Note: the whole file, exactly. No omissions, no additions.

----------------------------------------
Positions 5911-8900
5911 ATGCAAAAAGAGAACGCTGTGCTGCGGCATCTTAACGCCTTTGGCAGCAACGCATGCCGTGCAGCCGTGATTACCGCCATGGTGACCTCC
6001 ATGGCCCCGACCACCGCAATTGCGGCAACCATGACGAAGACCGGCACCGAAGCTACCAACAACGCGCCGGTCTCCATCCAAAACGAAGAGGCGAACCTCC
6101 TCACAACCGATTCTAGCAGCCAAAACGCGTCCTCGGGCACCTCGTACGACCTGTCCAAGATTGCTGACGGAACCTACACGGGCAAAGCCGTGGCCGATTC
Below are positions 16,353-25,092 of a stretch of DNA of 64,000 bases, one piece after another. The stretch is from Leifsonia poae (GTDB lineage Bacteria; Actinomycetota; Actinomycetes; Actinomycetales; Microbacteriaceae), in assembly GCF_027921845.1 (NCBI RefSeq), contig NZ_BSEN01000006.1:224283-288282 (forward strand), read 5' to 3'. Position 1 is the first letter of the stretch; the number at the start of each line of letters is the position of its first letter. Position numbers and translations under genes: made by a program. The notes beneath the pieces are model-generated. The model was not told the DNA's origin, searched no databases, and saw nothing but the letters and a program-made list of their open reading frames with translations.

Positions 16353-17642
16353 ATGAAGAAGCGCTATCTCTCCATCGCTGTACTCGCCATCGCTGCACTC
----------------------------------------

Positions 5911-8900
5911 ATGCAAAAAGAGAACGCTGTGCTGCGGCATCTTAACGCCTTTGGCAGCAACGCATGCCGTGCAGCCGTGATTACCGCCATGGTGACCTCC
6001 ATGGCCCCGACCACCGCAATTGCGGCAACCATGACGAAGACCGGCACCGAAGCTACCAACAACGCGCCGGTCTCCATCCAAAACGAAGAGGCGAACCTCC
6101 TCACAACCGATTCTAGCAGCCAAAACGCGTCCTCGGGCACCTCGTACGACCTGTCCAAGATTGCTGACGGAACCTACACGGGCAAAGCCGTGGCCGATTC
Below are positions 16,353-25,092 of a stretch of DNA of 64,000 bases, one piece after another. The stretch is from Leifsonia poae (GTDB lineage Bacteria; Actinomycetota; Actinomycetes; Actinomycetales; Microbacteriaceae), in assembly GCF_027921845.1 (NCBI RefSeq), contig NZ_BSEN01000006.1:224283-288282 (forward strand), read 5' to 3'. Position 1 is the first letter of the stretch; the number at the start of each line of letters is the position of its first letter. Position numbers and translations under genes: made by a program. The notes beneath the pieces are model-generated. The model was not told the DNA's origin, searched no databases, and saw nothing but the letters and a program-made list of their open reading frames with translations.

Positions 16353-17642
16353 ATGAAGAAGCGCTATCTCTCCATCGCTGTACTCGCCATCGCTGCACTC